Re: Ask for refund?

      Oh, certainly you can ask. Don't expect a returns label to be issued before, say, April!

  49. JonHendry

    Is the Linux fix optimal?

    Just wondering, what are the chances that the Linux fix is the best possible? Perhaps Apple and/or Microsoft will come up with a faster solution, perhaps a better general solution which could be applied to Linux as well. Or, perhaps OS-specific fixes taking advantage of characteristics of Mach or Windows that Linux doesn't happen to have. (Not a slam on Linux, just noting that the OSes have different architectures and features that could conceivably come into play in designing a fix.)

  50. herman Silver badge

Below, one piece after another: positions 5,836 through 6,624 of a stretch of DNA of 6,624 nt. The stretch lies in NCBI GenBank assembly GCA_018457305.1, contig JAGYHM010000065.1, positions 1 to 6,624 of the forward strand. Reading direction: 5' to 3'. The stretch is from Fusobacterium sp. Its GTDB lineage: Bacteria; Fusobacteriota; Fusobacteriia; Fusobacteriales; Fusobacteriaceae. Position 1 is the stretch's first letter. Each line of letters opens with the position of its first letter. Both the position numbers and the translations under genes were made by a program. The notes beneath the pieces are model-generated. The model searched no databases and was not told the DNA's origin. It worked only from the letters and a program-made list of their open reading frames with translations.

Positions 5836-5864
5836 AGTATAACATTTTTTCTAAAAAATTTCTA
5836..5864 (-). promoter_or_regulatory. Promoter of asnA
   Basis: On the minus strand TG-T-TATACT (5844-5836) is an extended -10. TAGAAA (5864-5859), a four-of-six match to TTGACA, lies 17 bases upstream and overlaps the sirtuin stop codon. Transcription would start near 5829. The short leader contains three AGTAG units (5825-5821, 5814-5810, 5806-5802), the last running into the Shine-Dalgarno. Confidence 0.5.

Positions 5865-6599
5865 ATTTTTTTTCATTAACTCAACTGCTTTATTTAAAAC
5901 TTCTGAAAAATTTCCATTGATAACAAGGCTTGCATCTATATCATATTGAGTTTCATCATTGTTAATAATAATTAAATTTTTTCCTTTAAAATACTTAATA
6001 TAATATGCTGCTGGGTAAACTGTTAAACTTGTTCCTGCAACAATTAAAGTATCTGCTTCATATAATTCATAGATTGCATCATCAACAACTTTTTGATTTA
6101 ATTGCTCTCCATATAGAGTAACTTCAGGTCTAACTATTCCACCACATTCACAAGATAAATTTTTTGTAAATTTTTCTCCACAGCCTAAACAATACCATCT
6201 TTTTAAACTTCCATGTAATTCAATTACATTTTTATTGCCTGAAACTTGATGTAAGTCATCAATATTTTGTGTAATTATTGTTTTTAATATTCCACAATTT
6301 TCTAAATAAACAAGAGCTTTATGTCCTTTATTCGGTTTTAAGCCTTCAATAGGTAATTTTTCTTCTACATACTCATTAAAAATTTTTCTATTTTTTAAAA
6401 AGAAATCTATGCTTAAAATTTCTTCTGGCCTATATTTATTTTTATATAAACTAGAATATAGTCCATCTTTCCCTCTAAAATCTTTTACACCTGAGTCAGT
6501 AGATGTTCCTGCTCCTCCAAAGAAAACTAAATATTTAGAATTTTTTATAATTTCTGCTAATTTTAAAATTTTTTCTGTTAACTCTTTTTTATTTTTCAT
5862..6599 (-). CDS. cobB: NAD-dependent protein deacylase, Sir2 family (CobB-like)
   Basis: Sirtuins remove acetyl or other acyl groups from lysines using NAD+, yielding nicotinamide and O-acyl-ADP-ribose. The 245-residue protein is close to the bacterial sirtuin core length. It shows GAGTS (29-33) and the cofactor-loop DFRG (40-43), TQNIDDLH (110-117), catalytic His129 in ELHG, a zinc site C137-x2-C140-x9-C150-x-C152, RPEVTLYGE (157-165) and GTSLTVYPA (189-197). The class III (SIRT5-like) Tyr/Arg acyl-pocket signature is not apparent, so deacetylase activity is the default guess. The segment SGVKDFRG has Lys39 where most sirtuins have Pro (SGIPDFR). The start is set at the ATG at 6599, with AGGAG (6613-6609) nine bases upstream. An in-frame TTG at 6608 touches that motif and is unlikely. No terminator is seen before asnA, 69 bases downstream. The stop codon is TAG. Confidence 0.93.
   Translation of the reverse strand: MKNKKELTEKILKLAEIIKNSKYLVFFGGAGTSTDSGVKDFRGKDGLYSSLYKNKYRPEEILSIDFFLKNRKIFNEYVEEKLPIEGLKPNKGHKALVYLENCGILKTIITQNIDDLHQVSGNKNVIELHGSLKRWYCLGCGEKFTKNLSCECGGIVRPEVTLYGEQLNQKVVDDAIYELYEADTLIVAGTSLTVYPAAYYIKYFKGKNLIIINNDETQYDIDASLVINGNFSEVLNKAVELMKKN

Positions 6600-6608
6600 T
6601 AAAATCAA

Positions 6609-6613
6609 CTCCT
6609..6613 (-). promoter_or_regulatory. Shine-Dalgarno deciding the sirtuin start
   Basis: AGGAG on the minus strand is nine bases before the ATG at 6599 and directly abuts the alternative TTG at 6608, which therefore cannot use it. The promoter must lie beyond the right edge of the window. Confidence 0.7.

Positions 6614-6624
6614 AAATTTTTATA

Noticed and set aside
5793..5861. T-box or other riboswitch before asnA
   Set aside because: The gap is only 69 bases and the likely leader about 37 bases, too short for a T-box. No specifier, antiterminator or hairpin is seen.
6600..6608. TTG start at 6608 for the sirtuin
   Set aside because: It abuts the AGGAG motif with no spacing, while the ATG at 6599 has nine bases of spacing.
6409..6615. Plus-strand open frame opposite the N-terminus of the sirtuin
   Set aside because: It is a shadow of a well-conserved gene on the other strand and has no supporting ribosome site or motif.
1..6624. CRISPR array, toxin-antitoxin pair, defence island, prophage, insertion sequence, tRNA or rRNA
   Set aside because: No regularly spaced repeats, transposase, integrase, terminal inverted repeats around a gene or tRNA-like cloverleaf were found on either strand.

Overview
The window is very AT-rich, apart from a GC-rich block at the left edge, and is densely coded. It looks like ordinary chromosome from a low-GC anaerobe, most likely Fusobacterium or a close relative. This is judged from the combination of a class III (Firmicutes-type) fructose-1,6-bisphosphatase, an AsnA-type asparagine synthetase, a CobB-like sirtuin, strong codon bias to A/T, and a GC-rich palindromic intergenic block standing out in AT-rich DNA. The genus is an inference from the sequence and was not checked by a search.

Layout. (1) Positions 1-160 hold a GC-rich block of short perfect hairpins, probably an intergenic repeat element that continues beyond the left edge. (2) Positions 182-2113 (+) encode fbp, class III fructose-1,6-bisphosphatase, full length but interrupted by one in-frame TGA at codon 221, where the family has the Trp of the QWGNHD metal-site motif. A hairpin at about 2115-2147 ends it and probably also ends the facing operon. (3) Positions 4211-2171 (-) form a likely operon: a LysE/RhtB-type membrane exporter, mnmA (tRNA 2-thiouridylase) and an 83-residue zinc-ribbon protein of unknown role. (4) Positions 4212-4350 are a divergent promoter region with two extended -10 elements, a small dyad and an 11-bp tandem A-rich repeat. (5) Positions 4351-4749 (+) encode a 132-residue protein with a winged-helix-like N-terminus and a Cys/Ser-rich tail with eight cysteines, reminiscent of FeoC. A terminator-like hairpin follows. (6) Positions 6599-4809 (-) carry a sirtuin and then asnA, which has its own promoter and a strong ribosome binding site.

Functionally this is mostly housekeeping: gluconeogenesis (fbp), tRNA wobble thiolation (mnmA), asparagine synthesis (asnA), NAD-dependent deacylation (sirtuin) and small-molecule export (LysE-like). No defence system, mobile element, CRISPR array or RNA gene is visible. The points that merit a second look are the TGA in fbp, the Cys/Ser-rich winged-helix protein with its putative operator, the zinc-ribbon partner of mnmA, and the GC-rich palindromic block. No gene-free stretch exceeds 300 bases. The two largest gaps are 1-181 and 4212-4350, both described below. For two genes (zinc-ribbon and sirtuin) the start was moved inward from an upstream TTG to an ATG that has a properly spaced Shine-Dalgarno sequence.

Maybe enlisting the ME as a co-processor for I/O can speed the chips up again.

  51. Jamie Jones Silver badge

    yippee

    Only a few months ago I bought a KabyLake - only my second intel purchase ever... ho hum

  52. Anonymous Coward
    Anonymous Coward

    VMS is calling

    There's a reason AMD didn't follow Intel down this hole. They've known about it for nearly 20 years and Intel did too and chose to implement anyway. Find an old copy of VMS Internals and Data structures. If VMS couldn't keep you out, it killed itself to limit the damage. "Page Fault IPL too High". Intel got the engineers but AMD got the IP when the lab/fabs were sold off. Evidently, AMD paid attention.

    1. Stoneshop Silver badge

      Re: VMS is calling

      Intel got the engineers but AMD got the IP when the lab/fabs were sold off. Evidently, AMD paid attention.

      The DEC engineers that ended up at Intel were, for a large part, from the software side of things; the compiler group went over almost lock, stock and barrel. AMD got a number of Silicon Wranglers who had been working on AXP and chipsets; several AMD processor subsystems bear a strong resemblance to their AXP counterparts.

      1. Flakk Silver badge